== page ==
[Updated on Nov. 6 with additional details. - MVR]
On Tuesdays I normally run guest posts, but today I’m switching things up to feature first-person accounts of what life’s been like for writers in parts of New York, New Jersey, Pennsylvania and other places devastated by Hurricane Sandy last week.
Here are their stories:
Jen A. Miller
Known by many as “Jersey Shore Jen” for her coverage of the area, Miller writes the Down the Shore blog for radio station WHYY. Miller started covering Sandy well before it hit, explaining why it was the wrong storm at the wrong time, and afterward, telling residents who to follow on Twitter for news, and why people need to stay Jersey strong. But Miller’s coverage hasn’t been limited to the station’s website. In the days immediately following Sandy – and even now – she’s used Twitter and Facebook (see above) to share pictures and updates about storm damage and what people can do to help. She’ was also quoted in a widely circulated Associated Press story on what the storm means for the Jersey Shore. Miller says:
“I’m lucky – I didn’t lose power or internet. Since I had those resources, I used them to share information and connect displaced homeowners with resources and news. I wrote related financial stories for a client during the process because they asked me to write things that would help those in need (how to connect with FEMA aid, how to avoid scams, how to apply for Disaster Unemployment Assistance).
“I also made sure to keep people updated on my WHYY blog. As for other work, I pushed most of it off until this week except for one newspaper deadline, so I’m playing a mean game of catch up. Editors and sources more than understood, which I appreciate. My call with a Swedish cancer researcher today started with a very long conversation about how New Jersey is doing.
“It might be worth noting that the self employed in those counties declared disaster areas are eligible for disaster unemployment assistance, which is a federal government program. They can apply through their state’s department of labor. It’s running in CT, NY and NJ. I wrote a story on this that should be out soon on interest.com.”
The Suddenly Frugal blogger and resident of Bucks County, Penn., was without power for six days after the storm hit. Being the professional she is, Ingram is already sharing lessons learned from the experience on her blog, including why she’s thinking of adopting a buy-as-you-go grocery shopping philosophy to avoid having refrigerated food spoil in a future disaster. As for as work goes, she says:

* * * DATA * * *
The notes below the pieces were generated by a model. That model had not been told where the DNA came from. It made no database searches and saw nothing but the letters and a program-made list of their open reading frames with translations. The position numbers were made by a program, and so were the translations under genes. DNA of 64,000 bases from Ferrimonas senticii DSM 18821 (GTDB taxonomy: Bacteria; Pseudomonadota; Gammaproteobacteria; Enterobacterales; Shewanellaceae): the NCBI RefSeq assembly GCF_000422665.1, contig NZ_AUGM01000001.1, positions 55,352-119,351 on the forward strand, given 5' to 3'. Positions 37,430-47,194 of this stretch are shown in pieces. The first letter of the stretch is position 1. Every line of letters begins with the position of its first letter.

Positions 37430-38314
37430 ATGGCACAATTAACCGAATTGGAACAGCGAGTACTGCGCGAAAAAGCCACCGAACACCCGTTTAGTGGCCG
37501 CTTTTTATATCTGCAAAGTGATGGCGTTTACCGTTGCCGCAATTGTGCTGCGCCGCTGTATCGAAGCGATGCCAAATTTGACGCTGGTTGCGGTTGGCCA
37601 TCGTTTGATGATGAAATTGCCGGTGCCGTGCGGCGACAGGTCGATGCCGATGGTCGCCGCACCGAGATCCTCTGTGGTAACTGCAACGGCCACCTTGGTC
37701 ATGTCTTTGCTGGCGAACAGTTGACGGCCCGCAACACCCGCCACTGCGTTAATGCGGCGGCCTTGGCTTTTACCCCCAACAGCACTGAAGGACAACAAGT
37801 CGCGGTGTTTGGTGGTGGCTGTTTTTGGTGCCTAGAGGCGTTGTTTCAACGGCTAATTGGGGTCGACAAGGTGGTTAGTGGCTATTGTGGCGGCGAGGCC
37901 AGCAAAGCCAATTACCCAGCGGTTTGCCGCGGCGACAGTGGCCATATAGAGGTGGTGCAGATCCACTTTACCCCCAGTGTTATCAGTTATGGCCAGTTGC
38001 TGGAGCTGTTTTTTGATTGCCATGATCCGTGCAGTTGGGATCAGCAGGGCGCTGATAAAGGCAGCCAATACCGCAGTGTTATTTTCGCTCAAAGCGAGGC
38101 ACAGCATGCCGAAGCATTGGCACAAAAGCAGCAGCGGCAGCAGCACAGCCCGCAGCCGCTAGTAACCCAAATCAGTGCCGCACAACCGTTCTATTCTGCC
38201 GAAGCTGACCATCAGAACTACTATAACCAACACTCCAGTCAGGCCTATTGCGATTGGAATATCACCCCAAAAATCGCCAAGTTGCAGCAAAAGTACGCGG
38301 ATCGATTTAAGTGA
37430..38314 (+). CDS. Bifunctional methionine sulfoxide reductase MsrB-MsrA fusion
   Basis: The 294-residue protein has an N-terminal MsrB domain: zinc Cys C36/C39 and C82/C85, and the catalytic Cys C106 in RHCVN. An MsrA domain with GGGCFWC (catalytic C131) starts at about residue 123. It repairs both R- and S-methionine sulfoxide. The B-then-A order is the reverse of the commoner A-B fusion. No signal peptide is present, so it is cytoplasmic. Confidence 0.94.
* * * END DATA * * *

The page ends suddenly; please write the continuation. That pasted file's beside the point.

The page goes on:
“Bottom line–I didn’t do any work until (Nov. 5). Taking care of my family was my top priority and I had the luxury of time to do that.”
When Sandy knocked out power to Owens’ home in Boonton, NJ, the American Society of Journalists and Author executive director took to Facebook (via her phone we gotta assume) to tell friends how she was doing. I’ll link to a first-person account Owens is writing for the ASJA weekly newsletter when it’s out Nov. 7. Meanwhile, here are some of her Facebook status updates from the past week:
Oct. 30 – “Waking up to a dark world. Worrying about family and friends in Manhattan. Holy cow….We are safe and sound here. Lost several large trees in the back yard but they weren’t anything special and didn’t fall near anything or anyone. No flooding around here, just lots and lots of tree damage and power is out completely. That means we don’t have water, so if this goes on too long we will have to do something…”
Oct. 31 – “Found a store with hot coffee, seats, and outlets to charge our devices. Thank you Heavenly Temptations! Next step, find wifi! I am torn on the generators I hear all over the place and the incredibly long lines at gas stations to power them. I would feel differently if we had one, or if our neighbors who do were offering us freezer space, but the noise is so incredibly unpleasant. It’s like constant leaf blowers going even all through the night. But I shouldn’t begrudge them, I guess.”
Nov. 1 – “Between a shower at the Y this morning, hot breakfast at the Montville Diner, and wifi at TCBY, things are looking up….Going into the city tomorrow to get some work done. All in all, not a bad day. Wishing everyone the same.”
Nov. 3 – “What’s the first thing I did when the lights went on? Wash the dishes in hot running water. The second thing? Paid the electric bill.”
Sandy pushed ocean water past the three-foot level inside Ramnarace’s home a block from the ocean in Rockaway Beach, NY. Ramnarace, a frequent contributor to iVillage, AARP Bulletin, Reuters and others, shared daily posts on her blog, 365 to 40, before, during and after the storm. In a Nov. 4 post, written from her family’s temporarily quarters with relatives in Connecticut, she writes: